Materials linked to
Chapter 10: "The Judiciary"
Clive Walker (with Appendix by James Wood)
 


Content

 
“The function of the judiciary within the constitution of the United Kingdom is to ensure that justice is done so far as possible...to both the defendant and society in criminal trials...”   Does the judiciary live up to this mission statement?  If miscarriages of justice occur, then not only is the defendant treated very unjustly, but also society (including the victims of crime) has not been accorded the gains in terms of safety, retribution and possible rehabilitation which should flow from an accurate conviction.  This chapter will examine possible failings which arise from the personnel by which justice is administered.  Taking the argument that case outcomes are constructions of fact as mediated by social and professional perspectives,  it must be worthwhile to examine some aspects of the performance of the judiciary, who are undoubtedly major players within the criminal justice system.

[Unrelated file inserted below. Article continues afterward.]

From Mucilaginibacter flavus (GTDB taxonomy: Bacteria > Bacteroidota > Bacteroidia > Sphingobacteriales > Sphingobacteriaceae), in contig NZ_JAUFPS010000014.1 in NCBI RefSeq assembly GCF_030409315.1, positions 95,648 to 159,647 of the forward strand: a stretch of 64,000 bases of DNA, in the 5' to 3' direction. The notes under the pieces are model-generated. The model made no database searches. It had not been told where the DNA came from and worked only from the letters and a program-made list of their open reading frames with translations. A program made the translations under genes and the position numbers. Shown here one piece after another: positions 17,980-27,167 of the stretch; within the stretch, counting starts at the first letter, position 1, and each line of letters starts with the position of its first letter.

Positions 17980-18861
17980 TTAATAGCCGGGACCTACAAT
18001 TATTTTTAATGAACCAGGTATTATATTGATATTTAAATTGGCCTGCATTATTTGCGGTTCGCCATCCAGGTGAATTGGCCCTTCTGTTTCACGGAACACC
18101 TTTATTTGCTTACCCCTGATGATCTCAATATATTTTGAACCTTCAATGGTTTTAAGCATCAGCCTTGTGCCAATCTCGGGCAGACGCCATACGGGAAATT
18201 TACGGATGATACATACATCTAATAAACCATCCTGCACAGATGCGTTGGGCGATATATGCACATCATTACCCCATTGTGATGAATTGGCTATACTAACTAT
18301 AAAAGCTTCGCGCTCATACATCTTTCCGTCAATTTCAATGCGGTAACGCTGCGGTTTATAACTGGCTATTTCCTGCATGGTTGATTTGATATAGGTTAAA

The first part of the chapter covers the performance of summary justice.
The second part is on the higher criminal courts.


Linked web pages

Courts Service
(The Court Service which is an executive agency of the Lord Chancellor's Department provides administrative
     support to a number of courts and tribunals, including the High Court, the Crown Court and the county courts.)
Lord Chancellor's Department
(It has some informative pages specifically about "Judges and QCs".)


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Last Updated 3 June 1999

© Clive Walker, Centre for Criminal Justice Studies, 1999
10miscar.htm